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VPN "Best Practices"

Posted on 2004-09-08
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As an IT person, I'm often asked about setting up VPNs with existing hardware.  While I'm aware of certain security risks, I'd really like to discuss with someone the pros and cons of the following setups:

assume just 2 offices.  Each behind a NATed firewall with no DMZ

1. Firewalls(same model at each office) also perform VPN.
2. Internal VPN devices (Cisco VPN router, etc...)
3. ISA to ISA.
4. W2kSever to W2kServer

Basically, my main client has offices in LA and NY and is looking to connect them.  They both simply have a 30-50 computers, a couple of DCs and a NATed firewall (Watchguard FireBox X700).  We would like to connect the offices and consolidate the domain, and I would prefer to do it 100% the right way.  I often spout out "best practices", but always like to be reminded of why they are so.  Especially since the computer world changes so rapidly, and it's always good to re-verify your feelings before committing to a big project.

Don't need answers specific to my situation.  Not looking for you guys to do my job or anything, just thought I might spark a general conversation about various VPN methodologies that could benefit other people too.

Thanks for all your input.

AdamDrayer
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Question by:adamdrayer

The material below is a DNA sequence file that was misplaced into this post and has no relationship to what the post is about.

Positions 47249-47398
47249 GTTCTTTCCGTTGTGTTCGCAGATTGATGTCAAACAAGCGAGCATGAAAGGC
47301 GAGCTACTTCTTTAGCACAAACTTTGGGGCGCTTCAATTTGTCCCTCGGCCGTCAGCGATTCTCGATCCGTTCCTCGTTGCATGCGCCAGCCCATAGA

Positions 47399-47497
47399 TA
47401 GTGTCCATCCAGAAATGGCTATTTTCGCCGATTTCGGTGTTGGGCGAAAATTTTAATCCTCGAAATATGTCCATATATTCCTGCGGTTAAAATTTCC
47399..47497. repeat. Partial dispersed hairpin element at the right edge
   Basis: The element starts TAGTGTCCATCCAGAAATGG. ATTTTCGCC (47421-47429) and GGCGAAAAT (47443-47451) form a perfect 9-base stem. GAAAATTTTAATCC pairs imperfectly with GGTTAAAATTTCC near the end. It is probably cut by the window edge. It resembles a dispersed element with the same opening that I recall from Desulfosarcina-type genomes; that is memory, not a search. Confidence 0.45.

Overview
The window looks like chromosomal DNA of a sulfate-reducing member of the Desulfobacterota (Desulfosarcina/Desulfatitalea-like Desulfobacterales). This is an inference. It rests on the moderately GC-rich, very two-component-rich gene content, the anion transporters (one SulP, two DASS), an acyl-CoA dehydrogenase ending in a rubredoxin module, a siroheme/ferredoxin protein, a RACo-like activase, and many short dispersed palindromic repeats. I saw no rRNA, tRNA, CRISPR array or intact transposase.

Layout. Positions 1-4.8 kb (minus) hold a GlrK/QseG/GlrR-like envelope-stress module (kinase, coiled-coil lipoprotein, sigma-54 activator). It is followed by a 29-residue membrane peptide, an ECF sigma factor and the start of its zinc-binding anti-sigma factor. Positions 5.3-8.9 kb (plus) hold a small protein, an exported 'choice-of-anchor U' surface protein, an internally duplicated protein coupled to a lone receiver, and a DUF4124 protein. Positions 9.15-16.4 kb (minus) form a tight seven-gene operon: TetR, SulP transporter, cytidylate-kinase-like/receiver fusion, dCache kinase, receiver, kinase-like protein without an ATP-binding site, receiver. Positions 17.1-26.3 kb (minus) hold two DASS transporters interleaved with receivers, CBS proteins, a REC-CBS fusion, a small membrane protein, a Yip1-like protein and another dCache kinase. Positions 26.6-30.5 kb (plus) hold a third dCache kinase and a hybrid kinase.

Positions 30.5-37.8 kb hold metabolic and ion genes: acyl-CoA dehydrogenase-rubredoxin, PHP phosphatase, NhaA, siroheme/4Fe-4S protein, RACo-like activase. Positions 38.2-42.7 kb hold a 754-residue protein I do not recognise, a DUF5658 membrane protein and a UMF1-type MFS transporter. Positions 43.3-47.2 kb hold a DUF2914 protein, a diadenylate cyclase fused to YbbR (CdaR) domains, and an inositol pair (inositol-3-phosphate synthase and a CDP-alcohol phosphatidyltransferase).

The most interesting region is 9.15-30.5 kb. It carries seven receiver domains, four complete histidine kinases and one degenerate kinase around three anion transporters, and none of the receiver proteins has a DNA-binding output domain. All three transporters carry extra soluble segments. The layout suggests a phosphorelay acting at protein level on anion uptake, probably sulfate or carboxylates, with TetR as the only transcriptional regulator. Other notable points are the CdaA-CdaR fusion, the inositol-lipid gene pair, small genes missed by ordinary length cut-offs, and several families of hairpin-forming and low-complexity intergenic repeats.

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by:jdeclue
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Here are my thoughts, broken down in two parts. Let me know if I am on the right track.

J


VPN:
As far as VPN is concerned, I look at two things. Strength of Encryption and Keys, and then Path to resources.

Strength of VPN, essentially if you are comfortable with the key strength and type of authentication protocols used by a specific setup.

Path to resources, is a bigger issue. A straight connection between two routers that allow for restricted IP ranges, is most secure. You start running into issues when you have multiple clients connecting from different ranges (such as home users), and when you begin to allow NAT and tunnelling through Firewalls directly into a network, where the authentication and setups occur. Given the list of VPN setups you have, I would list them in order of preference as: